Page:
Stock JBR Jumeirah beach residence Dubai property
Wealthy global investors are picking up property in Dubai and UAE once again - remote work visas and long-term residency options are at the core of it. Image Credit: Stefan Lindeque/Gulf News

On March 21, the UAE cabinet approved a new remote work visa system that allows employees from anywhere in the world to live and work remotely from the Emirates. The cabinet also approved a multiple entry tourist visa system for all nationalities in a move aimed at strengthening the nation's status as an international economic capital.

The Government is seeking to take advantage of a global trend over the past year that has seen an increasing number of people working not just from home, but basing themselves in places that offer a better quality of life, or the opportunity to combine personal interests with work.

The results of the recent Savills FIT survey indicate that while demand for office space remains strong, the way we use those offices is changing. According to a Citrix survey, 60 per cent of respondents believe that permanent employees will become rare by 2035.

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Attract the rich

In the last six months, various mid-to-senior level executives as well as high networth individuals (HNI) have relocated to the UAE and Dubai in particular, in a move that could see others to follow suit.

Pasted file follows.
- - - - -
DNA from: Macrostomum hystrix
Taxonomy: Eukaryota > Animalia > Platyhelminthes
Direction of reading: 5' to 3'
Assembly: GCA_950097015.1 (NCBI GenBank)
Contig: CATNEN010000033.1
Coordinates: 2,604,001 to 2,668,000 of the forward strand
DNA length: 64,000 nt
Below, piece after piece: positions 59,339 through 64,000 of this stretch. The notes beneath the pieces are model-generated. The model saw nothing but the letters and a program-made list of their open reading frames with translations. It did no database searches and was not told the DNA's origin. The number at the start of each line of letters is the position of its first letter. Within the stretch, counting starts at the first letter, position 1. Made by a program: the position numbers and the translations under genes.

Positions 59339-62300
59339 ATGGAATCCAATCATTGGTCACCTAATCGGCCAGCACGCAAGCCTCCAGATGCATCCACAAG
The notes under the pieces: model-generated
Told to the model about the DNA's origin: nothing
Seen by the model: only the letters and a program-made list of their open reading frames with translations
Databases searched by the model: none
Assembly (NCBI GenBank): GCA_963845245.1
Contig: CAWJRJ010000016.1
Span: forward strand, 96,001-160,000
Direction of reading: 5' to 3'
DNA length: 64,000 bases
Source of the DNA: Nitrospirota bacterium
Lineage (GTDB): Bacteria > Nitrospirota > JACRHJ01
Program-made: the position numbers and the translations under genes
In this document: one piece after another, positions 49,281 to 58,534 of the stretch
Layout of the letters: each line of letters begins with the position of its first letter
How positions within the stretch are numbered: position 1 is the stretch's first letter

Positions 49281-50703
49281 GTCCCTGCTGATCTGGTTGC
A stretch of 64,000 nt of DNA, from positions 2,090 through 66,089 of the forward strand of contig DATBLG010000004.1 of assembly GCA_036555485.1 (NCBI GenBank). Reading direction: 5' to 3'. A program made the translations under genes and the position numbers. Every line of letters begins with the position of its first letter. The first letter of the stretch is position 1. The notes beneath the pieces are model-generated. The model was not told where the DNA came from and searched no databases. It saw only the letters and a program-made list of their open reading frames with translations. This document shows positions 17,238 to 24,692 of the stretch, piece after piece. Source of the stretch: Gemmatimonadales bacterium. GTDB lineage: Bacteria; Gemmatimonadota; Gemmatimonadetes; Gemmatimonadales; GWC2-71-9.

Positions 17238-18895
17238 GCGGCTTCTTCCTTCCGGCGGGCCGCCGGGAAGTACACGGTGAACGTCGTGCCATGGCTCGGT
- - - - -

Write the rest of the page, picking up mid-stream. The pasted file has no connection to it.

With this new visa scheme, individuals will have more control over the residency status and not be bound to the traditional ‘sponsorship’ by companies. The announcement comes at a time when the UAE is starting to emerge from the COVID-19 pandemic with real estate sector starting to pick up.

For example, the key local hotel markets have reached or surpassed 50 per cent occupancy due to domestic and - recent - international demand, according to preliminary data from STR. Dubai’s real estate market recorded 3,787 sales transactions worth Dh7.43 billion in February, 13.8 per cent more than in January in terms of volume and 8.9 per cent more in terms of value.

Project pick up

The construction sector saw growth in new work that was the fastest since July 2019. We expect recovery in non-oil sectors to gain further momentum from the second quarter onwards, as global travel restrictions are eased on the back of vaccine rollouts and slowing new COVID-19 infections.

In February, Coronavirus infections in the UAE fell by 22 per cent - which is more than a fifth from a late January peak. The UAE currently ranks second globally in the daily COVID-19 vaccine distribution rate per 100 people.

The UAE has done relatively well in handling the pandemic and was among the first countries to open its borders for business and tourism. It also introduced a number of measures to support and improve the ease of doing business along with making changes to laws allowing long-term residence. The recent visa announcement has further reinforced its leadership in the region as a place to stay and do business.